The “HTML5 vs. Flash War” in Regards to the Music Industry

HTML5 vs. Flash

In addition to music, I also like to read up on technology (the two have always been closely related), so I subscribe to several tech-related RSS feeds. I have been loosely following the feud between Apple’s CEO Steve Jobs and Adobe, the creator of the popular “Flash” web plug-in. Steve’s passionate hatred of Flash kind of intrigued me. Apparently, there is a new version of HTML (the main language used to code the Internet) that may rid Internet of those web plug-ins (like Flash) that you are annoyingly forced to download (and that public computers never seem to have) in order to view certain websites. There is currently a working subset of the code that is already in use, most notably by popular video sites YouTube and Vimeo. Should companies in the music industry that use Flash to create their websites and widgets be concerned?

People like to jibber jabber, and lots of bloggers were extremely quick to revere HTML5 as the replacement of Flash, and “the future.” Although dramatic, are they right? Well, effing DUH – HTML5 is only around in a limited, subset form right now. So it is probably safe to assume that yes, a full version will emerge eventually, and at a time that isn’t the past or present. Thanks for that, guys. As far as being a replacement for popular plug-ins like Flash and Java, however…this is still kind of unclear. The W3C and browser vendors (ehem, Internet Explorer) are extremely slow to change, and it’s been predicted that the W3C won’t even consider THINKING ABOUT revising HTML to its fifth version until 2012. So that makes me think that Flash will be safe, for now. I think.

However, HTML5 seems to pose some clear advantages over Flash and other web plug-ins, which I guess is why Steve Jobs got his panties all in a bunch about it. It seems to have a clear advantage in the realm of web productivity apps. For example, lots of Google Apps currently use a combination of HTML+Javascript(Ajax) to create really compelling and efficient experiences for their users (think Gmail). No Flash plug-in required, much speedier, and a productivity boost. Cool.

The second broad class of web applications, and the one that relates the most to the music industry, is Rich Media Apps. These apps include things like online music/radio/video, rich media advertising, and widgets. There are tons of music-related companies like Pandora, Last.fm, Topspin, Reverbnation, and Fairtilizer, that utilize Flash to help enhance their websites, as well as their interactive and easily shareable widgets. Many music-related widgets that litter the Internet are so great because of the rich experience that the Flash platform can provide. In regards to widgets, Flash (which can be combined with HTML) seems to be the option that creates the best experience for the user. However, there are companies like Bandcamp who appear to be doing just fine using HTML+Javascript for their integrated music players (they use Flash for their embeddable widgets). It is still unclear whether HTML5 will be able to replicate the same experience, or do it better.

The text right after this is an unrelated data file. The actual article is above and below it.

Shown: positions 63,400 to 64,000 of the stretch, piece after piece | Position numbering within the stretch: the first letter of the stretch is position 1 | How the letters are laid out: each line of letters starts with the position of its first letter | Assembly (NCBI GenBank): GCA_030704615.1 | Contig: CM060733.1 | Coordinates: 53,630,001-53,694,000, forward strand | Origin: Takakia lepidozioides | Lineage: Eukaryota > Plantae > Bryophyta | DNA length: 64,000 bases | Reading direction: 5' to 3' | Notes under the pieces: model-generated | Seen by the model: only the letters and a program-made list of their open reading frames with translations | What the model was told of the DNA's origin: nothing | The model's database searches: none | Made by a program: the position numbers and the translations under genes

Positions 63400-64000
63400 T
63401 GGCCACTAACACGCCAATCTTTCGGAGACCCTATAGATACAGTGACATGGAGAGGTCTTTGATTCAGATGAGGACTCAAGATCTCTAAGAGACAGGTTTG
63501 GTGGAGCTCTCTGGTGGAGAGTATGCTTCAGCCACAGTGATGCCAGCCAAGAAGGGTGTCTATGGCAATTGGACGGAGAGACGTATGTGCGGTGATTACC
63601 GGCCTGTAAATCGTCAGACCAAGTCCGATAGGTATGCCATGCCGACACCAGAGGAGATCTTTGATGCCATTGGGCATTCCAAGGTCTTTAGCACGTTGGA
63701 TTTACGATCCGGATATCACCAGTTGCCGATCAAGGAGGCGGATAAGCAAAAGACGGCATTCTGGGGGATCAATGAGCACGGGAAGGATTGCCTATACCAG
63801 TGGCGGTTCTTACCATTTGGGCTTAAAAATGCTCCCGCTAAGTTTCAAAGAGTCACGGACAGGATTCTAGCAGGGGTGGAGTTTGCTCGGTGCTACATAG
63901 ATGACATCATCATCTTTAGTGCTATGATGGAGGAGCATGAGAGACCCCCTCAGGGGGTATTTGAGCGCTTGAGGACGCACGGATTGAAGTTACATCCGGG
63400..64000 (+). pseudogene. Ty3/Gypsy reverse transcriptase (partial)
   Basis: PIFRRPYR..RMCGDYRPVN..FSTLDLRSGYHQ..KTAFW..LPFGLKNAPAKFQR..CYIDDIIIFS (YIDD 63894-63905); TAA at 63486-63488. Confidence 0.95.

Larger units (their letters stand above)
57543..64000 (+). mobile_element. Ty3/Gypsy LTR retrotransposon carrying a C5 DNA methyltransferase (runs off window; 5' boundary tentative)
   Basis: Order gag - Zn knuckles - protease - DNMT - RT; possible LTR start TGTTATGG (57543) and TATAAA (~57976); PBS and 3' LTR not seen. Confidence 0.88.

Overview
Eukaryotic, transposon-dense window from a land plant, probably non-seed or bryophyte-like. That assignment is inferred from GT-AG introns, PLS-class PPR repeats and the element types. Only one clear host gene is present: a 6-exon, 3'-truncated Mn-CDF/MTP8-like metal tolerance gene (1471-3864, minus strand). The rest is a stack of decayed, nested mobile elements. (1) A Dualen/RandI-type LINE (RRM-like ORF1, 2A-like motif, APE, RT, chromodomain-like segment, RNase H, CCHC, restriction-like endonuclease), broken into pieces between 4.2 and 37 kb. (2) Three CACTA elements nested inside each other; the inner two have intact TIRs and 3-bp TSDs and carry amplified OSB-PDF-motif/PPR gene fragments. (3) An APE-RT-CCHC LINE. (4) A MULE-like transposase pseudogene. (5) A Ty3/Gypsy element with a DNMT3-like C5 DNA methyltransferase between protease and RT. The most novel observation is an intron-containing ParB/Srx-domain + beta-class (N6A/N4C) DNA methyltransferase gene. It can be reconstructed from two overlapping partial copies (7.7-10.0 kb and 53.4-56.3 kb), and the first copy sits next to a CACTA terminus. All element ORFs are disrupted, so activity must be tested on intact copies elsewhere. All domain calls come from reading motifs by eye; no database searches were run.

I am a huge fan of @officialfm’s Flash-based music player widgets. Their unique visualization is trendy as hell, and they’re ridiculously easy to use.

Should music industry people care? Should music fans care? Should companies in the music industry that create Flash-based widgets be worried, and consider the HTML5 route? Personally, I think that Flash still has at least another decade of shelf life, and that music radio giants like Pandora & Last.fm shouldn’t be worried yet – just aware of what’s going on, and actively experimenting with the new technology.

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  • http://twitter.com/djchima DJ Chima

    I guess if IE is that slow on the uptake (2012 html5 adoption) we can't really make any major steps in that direction for another year or two anyway. I don't know the breakdown but is IE almost half of all web users? If they can't view your hard work what's the point?

  • http://tightmixblog.com Chris B.

    I know that Firefox has around 50% of the market these days…here is a website I found that breaks it down nicely: http://www.w3schools.com/browsers/browsers_stat

    People are starting to catch on and realize how terrible IE is….we just need to hope that this trend continues!

  • http://parikshalabs.com Manish955

    i think adobe will fight back with some more innovations,although html’s expanding horizon cannot be denied.